The corner of the house where the boiler shell landed. The explosion occurred 150 to 200 feet beyond the shed. Note that all the fittings are stripped clean of the shell.
It had been many years since I first heard of the explosion that rocked the countryside two miles southwest of Crete, Ill..
On the morning of July 30, 1914, two young men were firing up for a day of oat threshing when their engine exploded.
The two men, Oscar Kuersten and Fred Schmidke, ages 22 and 24, were killed instantly. One body even had to be extracted from a tree. The boiler shell ripped from the engine and landed 200 feet away. The engine frame and flywheel flew over the house landing in the orchard. Many small fittings were never found.
The Henry Ohlendorf farm, site of this tragedy, is deserted now and most of the eye witnesses are gone. But it is still a third generation legend to many folks here about.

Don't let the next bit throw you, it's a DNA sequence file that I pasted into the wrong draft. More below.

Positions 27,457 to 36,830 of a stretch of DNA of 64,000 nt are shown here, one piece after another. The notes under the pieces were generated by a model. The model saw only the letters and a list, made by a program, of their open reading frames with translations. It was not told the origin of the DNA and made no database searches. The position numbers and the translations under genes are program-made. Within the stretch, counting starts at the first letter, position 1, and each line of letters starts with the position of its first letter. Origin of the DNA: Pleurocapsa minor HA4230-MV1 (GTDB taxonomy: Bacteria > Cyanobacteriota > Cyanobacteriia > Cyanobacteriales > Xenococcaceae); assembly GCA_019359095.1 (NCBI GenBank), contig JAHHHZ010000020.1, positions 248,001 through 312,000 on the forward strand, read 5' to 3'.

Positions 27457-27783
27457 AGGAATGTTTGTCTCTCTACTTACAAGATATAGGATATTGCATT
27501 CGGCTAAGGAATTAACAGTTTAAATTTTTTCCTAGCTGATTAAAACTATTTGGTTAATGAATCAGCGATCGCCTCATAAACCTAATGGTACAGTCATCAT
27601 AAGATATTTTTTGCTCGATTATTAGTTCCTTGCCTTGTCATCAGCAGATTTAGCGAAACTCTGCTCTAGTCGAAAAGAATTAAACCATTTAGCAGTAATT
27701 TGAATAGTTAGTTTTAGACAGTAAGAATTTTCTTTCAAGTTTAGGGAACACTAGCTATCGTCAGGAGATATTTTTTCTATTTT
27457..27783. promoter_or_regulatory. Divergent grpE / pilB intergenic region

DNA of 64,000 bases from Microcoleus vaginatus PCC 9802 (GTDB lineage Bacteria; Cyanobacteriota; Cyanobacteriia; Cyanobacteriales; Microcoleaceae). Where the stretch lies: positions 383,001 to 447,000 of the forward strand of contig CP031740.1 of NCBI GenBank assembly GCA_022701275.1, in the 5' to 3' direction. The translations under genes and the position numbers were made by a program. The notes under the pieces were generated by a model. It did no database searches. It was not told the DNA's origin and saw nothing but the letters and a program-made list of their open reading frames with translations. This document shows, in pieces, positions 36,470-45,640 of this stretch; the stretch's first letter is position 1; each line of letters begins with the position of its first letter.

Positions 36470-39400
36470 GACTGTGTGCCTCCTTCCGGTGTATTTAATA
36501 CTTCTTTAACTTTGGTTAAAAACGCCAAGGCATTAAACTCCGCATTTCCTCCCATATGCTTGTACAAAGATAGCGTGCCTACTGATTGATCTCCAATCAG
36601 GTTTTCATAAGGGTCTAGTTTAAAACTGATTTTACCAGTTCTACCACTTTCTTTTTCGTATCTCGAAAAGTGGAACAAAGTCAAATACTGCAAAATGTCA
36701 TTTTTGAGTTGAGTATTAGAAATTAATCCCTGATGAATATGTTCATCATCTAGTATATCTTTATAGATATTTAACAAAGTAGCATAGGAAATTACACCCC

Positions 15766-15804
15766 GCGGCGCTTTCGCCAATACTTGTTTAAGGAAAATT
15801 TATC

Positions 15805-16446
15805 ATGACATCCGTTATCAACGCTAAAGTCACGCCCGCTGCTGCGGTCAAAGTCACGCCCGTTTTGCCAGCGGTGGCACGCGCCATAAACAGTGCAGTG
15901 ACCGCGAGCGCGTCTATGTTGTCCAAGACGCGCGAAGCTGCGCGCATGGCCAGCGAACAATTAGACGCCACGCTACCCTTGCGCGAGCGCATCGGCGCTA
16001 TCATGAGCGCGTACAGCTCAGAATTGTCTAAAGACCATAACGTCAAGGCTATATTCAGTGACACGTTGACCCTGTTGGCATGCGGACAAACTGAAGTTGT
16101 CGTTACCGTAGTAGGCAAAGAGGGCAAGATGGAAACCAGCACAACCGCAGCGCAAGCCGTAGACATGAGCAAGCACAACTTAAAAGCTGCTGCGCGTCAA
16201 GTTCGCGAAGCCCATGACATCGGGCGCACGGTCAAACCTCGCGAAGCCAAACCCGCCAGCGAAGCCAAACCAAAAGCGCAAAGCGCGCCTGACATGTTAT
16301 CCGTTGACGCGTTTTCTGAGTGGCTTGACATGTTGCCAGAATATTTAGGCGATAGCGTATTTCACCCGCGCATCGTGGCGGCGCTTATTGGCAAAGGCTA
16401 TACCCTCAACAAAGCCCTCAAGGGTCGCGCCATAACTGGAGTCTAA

Three probable causes have been given as to the failure of this boiler: jammed relief valve to make more steam, a solid plug instead of a fuse and the correct reason as stated by Mr. Albert Dralle and the late Rudy Klemme was that water was added to a red hot fire box.
The late Gustav Haemker remembered on that hot, dry morning of so many years ago that he was helping his father shock oats when the earth trembled and the sky roared. A cloud of steam and dust hung over the site three days after it dissipated.
The engine belonged to the man whose farm it blew up on (Henry Ohlendorf). The make of the engine has been lost to time, but the wheel hub looks like that of an Aultman.
I hope I have added a little history, however tragic it may be, to the age of steam on the farm.
This sequence of photos were reproduced by a set of glass plate negatives, taken by the late Frank Klemme. On the opposite page a group gathers at the explosion site on the Henry Ohlendorf farm.